We have been taking the children to Alice Holt Forest pretty much since day 1 of their lives. It is an easy option for us, as it is so close. There were a few years where we lived in Wiltshire, but we still used to come back to the old favourite and meet friends there. We are back now and can say that it has seen quite a few changes in the 8 years since our oldest was born, but it just gets better.
We have braved it in the rain, but it really is better in the sunshine, or at least dry weather. We are regulars in the winter too, but it calls for wellies. It is not the easiest place to get to from outside of the area; follow the sings to Birdworld in Farnham and you will find it. Sadly, parking has become a bit of an issue over the years; there is a really big car park and in the dry weather, they open up an overflow area. However, recently it has become a victim of it’s own success and there are sometimes long queues to get in. There is an Alice Holt Facebook page, so it is worth checking that before setting out, as they advise if the parking is in an issue on there. Parking is not cheap, but it is all that you pay for; if you decide to go regularly, you can buy an annual pass.
The forest has accessible paths, as well as off road options for walking, scooting, biking and riding. We started out with buggies in the early days and had no issues getting around. We then progressed to scooters; we found that there is a slightly worrying moment on one of the downhill slopes when they get a taste for freedom and whizz downhill at pace, but it comes back to bite them when they have to scoot back up it on the way back. There has been many a stagger up that hill carrying child and scooter. We have one bike rider at the moment, the jury is still out on whether the younger one will take to it or not; Alice Holt is ideal for bikes though, especially in the early days of cycling as the paths are smooth and easy to cycle on. As the bike is now too big for the car, our preference is to walk around. We have a favoured route which takes us to the best play parts, we then finish off with a play in the playground.
There are many different trails to follow which are all well mapped out. I would like to say that it is not possible to get lost, but I disproved that when I decided to do the Gruffalo trail with a group of kids who liked to go off course to scramble in ditches and up hills. We eventually found the Gruffalo and all his friends, as well as the way out. I can get lost everywhere though, so I am sure for everyone else, it is really easy to get around. The Gruffalo trail is a trail of wooden sculptures; you can guess what you will be looking for. There is currently A Highway Rat trail too, but that is just posters, not the life-size sculptures like the Gruffalo trail.
There are several play areas along the way, as well as the main one in the centre, they are all wooden, so be prepared for them to be a bit slippery and dress for dirt. They are really safe though and all come with a soft-landing area, for any slips or falls.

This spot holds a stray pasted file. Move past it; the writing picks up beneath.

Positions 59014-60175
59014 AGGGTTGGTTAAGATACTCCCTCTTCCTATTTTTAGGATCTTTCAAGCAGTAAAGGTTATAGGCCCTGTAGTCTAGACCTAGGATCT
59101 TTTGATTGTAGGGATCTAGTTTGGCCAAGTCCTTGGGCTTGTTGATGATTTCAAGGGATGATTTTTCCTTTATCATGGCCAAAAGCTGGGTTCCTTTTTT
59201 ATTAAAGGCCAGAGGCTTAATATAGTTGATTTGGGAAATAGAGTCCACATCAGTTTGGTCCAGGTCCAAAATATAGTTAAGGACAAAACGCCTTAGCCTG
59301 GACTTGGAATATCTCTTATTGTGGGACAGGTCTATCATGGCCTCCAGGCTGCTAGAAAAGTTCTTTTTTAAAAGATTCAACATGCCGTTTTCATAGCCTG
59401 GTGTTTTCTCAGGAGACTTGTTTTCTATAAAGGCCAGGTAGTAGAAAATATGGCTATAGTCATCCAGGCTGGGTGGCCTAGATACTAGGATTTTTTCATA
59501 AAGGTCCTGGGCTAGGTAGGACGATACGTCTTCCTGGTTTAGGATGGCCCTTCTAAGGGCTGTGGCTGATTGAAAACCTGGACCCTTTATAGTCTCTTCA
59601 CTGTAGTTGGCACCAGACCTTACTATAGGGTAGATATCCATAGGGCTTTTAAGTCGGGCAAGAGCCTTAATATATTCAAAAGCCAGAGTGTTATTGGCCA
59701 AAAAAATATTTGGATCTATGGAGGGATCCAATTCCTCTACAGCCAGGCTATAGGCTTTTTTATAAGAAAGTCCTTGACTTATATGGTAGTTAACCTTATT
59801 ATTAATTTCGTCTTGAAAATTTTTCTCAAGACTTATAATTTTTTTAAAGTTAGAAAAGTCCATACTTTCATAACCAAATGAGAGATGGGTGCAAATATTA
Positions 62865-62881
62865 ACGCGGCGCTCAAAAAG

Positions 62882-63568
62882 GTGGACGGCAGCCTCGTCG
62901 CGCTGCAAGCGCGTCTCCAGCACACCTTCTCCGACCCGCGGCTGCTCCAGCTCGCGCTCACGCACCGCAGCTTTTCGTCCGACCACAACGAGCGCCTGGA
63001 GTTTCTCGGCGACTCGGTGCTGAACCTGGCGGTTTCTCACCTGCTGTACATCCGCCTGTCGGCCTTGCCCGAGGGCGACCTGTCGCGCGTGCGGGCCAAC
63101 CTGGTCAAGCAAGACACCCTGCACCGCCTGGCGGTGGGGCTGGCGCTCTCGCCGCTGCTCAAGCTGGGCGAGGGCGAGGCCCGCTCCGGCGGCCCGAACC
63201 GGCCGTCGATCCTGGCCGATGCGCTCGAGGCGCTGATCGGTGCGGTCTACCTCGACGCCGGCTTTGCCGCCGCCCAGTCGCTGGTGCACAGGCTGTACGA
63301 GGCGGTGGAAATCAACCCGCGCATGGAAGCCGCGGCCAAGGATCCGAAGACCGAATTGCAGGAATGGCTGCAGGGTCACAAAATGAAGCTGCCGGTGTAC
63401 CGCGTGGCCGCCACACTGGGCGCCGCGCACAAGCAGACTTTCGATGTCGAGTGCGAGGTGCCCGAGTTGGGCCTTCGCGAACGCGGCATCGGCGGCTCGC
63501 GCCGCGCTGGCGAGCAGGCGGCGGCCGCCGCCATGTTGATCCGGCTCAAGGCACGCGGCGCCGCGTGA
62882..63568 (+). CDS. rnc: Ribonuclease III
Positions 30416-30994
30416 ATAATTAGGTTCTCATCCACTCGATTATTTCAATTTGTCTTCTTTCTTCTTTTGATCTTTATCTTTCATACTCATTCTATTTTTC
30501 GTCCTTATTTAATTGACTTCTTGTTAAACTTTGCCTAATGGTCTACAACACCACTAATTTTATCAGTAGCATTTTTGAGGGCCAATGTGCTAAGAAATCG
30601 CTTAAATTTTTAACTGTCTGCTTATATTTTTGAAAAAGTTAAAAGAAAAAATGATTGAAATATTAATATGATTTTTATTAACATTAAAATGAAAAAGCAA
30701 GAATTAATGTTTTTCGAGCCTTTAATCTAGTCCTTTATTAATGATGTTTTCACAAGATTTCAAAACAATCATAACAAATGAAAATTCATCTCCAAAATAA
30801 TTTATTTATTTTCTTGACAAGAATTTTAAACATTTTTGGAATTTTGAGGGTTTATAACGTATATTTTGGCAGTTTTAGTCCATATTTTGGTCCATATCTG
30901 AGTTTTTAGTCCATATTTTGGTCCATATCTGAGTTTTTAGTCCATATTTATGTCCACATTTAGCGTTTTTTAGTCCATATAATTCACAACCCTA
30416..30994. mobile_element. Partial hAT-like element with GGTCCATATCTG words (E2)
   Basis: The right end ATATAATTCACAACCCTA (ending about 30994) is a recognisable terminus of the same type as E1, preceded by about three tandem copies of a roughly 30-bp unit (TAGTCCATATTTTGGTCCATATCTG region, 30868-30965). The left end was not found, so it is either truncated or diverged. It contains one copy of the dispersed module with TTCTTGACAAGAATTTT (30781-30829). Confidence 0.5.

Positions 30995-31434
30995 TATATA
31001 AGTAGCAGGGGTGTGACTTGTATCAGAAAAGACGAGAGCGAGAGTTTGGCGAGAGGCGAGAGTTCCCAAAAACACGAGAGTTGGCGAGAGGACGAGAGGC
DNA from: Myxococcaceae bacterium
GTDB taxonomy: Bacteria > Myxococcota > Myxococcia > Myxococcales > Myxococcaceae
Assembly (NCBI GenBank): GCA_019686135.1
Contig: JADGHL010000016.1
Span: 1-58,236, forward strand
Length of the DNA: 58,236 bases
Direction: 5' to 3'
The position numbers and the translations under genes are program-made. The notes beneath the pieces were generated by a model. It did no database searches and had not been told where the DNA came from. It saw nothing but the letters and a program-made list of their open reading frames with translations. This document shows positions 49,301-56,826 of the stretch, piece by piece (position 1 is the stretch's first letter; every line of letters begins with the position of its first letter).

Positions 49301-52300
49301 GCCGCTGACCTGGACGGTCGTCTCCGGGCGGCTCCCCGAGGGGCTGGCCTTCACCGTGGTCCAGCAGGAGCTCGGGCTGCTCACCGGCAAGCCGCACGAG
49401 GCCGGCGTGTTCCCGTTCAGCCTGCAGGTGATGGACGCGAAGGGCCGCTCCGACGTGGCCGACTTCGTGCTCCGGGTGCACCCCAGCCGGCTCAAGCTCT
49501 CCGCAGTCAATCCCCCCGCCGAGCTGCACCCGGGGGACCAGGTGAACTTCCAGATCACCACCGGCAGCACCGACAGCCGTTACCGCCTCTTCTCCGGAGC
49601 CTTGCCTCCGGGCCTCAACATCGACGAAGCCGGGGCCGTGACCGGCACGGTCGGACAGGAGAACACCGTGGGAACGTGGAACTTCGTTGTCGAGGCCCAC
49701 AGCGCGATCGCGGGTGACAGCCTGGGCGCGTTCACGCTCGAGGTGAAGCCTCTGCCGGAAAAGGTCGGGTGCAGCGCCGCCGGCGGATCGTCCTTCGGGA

The central area has a range of swings, climbing equipment, slides, a roundabout and the pirate ship. Everything is very sturdy and well maintained, there is a wood chip and soft rubber all around the equipment for safety. It is near the toilets, café and car park, for those who just want to play and not walk.
Dogs are very welcome, which presents a problem for my 2, as they are terrified of them; dogs will be off the lead. I am not sure if this is forest policy, or not, in the more public areas, but it is a fact to consider. On the upside, if you have a dog, it’s a great place to take it.
There is usually either a café, or an ice cream stop for us, but that is not essential, my children would disagree as apparently ice cream and hot chocolate are essentials. The café has expanded over the years and has quite a large selection of food on offer now. It seems to be good quality at the usual price, i.e. quite expensive, but it is convenient and saves lugging a picnic around with you. We had an unfortunate incident with a 5-year-old and the high stool though;
“I can do it Mummy, no I won’t fall off…. argh!” Splat went 5-year-old and ice cream! She was fine after her fall though. None high stools are available too. Obviously, the cheaper option would be to picnic; there are so many places to picnic, take a blanket though as the tables fill up fast. BBQs are pre-bookable, but it is not something I have done, so I am not sure on the cost; it would be a great place to get a group of people together for the day and share the cost.
Toilet facilities are limited to the main block in the forest centre, so be prepared for a bit of wild toileting if you have younger ones who can’t hold it. The toilets are a good size though and we have never had to wait for long, plus there are the usual facilities for nappy changing.
If you want to add to the experience, you can book into Go Ape, but there is a charge for this. This would really make a day of it though, it is something we are planning for the summer as so far, we have not gone for it.
Alice Holt really is a great day out for very little cost, we never seem to get bored of it even though we have been going for years. The children are not great walkers, but as the walking is broken up by play areas, getting them to walk is not a problem. The route we usually take, along with a playground stop, takes around 2 hours, but add in some of the other routes, plus lunch and you can easily fill a day.